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Date:	Mon, 30 Jan 2012 13:36:14 -0700
From:	Andreas Dilger <adilger@...ger.ca>
To:	Kazuya Mio <k-mio@...jp.nec.com>
Cc:	ext4 <linux-ext4@...r.kernel.org>, Jan Kara <jack@...e.cz>
Subject: Re: [PATCH 0/2] ext3: Reduce calling ext3_mark_inode_dirty() for speedup

On 2012-01-30, at 1:41 AM, Kazuya Mio wrote:
> ext3 has a performance problem that parallel write is too slow.
> I looked into this and found out that ext3 calls ext3_mark_inode_dirty()
> unnecessarily.
> 
> The following result is the time of writing 16 files whose size are 3GB
> by 16 threads. This measurement was performed in linux3.3-rc1 with
> 4-way server, 512GB memory.
> 
>    filesystem        time(sec)  call ext3_mark_inode_dirty(times)
>    ---
>    ext3              220.5      50,338,104
>    ext3 (patched)    196.3      25,169,658
>    ext4 (*1)         190.3      28,465,799
> 
>    *1 disable ext4-specific option (delalloc, extent, and so on)

Can you please run this same measurement on ext4 formatted and running
with the default options?  I'd like to know if this is still a problem
in ext4 or not.


There is a better mechanism to handle the inode updates that could be
implemented if there is still a real performance concern.  There are
journal pre-commit callbacks on the buffer heads that could be run to
copy the modified data from the VFS inodes to the buffer blocks.

This would reduce the ext4_mark_inode_dirty() to setting a single dirty
flag in the inode, and updating the VFS inode ctime.  Only once per
journal commit would the VFS inode be copied into the buffer, greatly
reducing the overhead of these operations.  This should also noticeably
reduce the overhead from metadata checksums, since the checksum would
only be computed once for each inode per journal commit.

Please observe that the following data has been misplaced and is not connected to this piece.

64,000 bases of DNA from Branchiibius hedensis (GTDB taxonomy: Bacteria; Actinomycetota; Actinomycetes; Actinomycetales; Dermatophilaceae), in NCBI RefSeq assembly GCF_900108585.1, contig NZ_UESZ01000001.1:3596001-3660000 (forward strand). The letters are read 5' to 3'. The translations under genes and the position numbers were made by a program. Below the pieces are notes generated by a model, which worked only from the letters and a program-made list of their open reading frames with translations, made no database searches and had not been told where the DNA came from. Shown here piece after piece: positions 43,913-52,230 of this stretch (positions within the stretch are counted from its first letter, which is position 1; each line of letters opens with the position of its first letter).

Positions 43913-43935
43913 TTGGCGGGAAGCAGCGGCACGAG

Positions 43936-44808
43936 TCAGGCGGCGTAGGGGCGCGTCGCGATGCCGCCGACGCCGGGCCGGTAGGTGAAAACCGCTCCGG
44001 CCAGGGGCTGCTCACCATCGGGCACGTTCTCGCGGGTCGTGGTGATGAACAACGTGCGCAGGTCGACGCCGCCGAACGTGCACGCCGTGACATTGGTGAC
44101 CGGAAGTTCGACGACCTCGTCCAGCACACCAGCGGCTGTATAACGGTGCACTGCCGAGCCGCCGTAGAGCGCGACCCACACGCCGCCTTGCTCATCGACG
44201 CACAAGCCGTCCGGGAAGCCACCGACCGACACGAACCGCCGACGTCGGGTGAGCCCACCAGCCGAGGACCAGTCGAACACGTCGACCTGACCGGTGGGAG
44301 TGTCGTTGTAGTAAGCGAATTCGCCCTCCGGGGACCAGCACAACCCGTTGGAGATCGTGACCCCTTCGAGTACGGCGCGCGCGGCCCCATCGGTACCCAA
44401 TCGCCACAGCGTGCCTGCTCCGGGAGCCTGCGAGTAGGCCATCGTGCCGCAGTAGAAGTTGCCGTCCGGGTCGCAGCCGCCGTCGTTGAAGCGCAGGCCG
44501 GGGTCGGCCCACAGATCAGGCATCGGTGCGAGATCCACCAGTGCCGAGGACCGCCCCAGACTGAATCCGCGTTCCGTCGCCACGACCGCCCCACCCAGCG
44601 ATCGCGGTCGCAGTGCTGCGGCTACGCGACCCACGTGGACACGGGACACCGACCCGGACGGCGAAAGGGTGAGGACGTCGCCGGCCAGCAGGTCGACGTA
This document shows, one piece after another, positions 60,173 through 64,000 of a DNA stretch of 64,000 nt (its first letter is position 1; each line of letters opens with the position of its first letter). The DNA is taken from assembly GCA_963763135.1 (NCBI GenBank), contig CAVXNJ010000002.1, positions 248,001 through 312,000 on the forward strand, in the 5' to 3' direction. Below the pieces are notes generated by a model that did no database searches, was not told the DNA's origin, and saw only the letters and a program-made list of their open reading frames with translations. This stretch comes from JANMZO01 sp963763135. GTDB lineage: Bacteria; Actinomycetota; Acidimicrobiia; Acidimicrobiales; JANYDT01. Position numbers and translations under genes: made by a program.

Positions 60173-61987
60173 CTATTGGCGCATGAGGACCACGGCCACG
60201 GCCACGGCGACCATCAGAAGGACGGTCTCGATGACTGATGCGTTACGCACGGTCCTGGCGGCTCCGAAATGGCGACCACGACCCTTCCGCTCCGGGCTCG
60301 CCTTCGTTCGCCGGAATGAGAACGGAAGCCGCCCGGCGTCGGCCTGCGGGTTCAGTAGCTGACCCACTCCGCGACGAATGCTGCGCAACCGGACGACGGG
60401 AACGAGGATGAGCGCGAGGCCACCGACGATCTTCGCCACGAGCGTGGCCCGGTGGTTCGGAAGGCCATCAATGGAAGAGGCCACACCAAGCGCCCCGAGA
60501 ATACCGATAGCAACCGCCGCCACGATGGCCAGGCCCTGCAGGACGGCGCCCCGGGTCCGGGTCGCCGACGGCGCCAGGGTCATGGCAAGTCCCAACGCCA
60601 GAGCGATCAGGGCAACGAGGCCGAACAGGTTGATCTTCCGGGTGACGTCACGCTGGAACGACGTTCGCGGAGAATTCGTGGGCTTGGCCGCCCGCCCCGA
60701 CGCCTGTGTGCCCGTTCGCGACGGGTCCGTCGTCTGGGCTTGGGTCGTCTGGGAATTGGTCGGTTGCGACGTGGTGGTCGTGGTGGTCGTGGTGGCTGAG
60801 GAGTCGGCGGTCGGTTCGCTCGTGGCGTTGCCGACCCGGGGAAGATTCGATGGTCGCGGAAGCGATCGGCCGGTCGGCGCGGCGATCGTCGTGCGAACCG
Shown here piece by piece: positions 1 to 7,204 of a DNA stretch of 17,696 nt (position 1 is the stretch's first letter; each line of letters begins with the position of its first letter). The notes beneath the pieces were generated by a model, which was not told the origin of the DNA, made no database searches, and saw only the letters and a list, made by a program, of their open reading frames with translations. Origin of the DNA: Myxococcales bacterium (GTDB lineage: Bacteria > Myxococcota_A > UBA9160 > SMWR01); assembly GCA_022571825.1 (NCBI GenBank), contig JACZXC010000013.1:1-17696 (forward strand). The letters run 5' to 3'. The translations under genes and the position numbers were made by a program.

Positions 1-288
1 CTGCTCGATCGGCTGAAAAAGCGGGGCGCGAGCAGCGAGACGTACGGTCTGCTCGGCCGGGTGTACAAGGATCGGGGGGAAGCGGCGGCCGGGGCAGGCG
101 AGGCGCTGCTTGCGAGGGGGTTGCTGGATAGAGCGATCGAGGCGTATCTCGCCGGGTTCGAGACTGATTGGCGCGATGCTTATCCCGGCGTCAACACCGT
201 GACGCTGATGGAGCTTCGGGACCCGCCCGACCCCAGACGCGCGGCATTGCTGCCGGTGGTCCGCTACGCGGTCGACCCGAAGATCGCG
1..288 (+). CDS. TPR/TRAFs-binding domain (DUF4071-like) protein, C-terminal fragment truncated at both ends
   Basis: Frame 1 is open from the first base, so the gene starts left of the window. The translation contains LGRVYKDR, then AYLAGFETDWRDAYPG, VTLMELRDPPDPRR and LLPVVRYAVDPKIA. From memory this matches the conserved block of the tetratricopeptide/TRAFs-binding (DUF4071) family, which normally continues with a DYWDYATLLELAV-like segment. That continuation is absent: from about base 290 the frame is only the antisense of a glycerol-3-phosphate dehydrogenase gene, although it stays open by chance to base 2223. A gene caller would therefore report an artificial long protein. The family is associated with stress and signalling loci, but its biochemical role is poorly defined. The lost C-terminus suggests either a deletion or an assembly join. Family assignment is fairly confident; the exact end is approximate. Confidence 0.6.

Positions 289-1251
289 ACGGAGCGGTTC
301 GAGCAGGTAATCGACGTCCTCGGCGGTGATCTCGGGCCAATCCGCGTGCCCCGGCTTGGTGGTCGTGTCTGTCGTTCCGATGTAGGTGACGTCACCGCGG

> ext3 in RHEL5.5 clearly shows the difference in performance.
> Writing by the same method takes 533 seconds, though writing by one thread
> takes 191 seconds.
> 
> Every time we write one page, ext3 calls ext3_mark_inode_dirty() four times.
> Two of these are unnecessary in many case, so I add the conditions to call
> the function only when it is necessary.
> 
>      sys_write
>        ...
>          __generic_file_aio_write
>            file_update_time
>              mark_inode_dirty_sync
>            generic_file_buffered_write
>              ...
>                ext3_get_blocks_handle
>                  ext3_write_begin
>                    ...
>                      ext3_new_blocks
>                        vfs_dq_alloc_block
>    1)                    mark_inode_dirty
>                        vfs_dq_free_block
>    2)                    mark_inode_dirty      <-- patch 1/2
>                    ext3_splice_branch
>    3)                ext3_mark_inode_dirty     <-- patch 2/2
>                  ext3_ordered_write_end
>                    update_file_sizes
>    4)                mark_inode_dirty
> 
> Regards,
> Kazuya Mio


Cheers, Andreas





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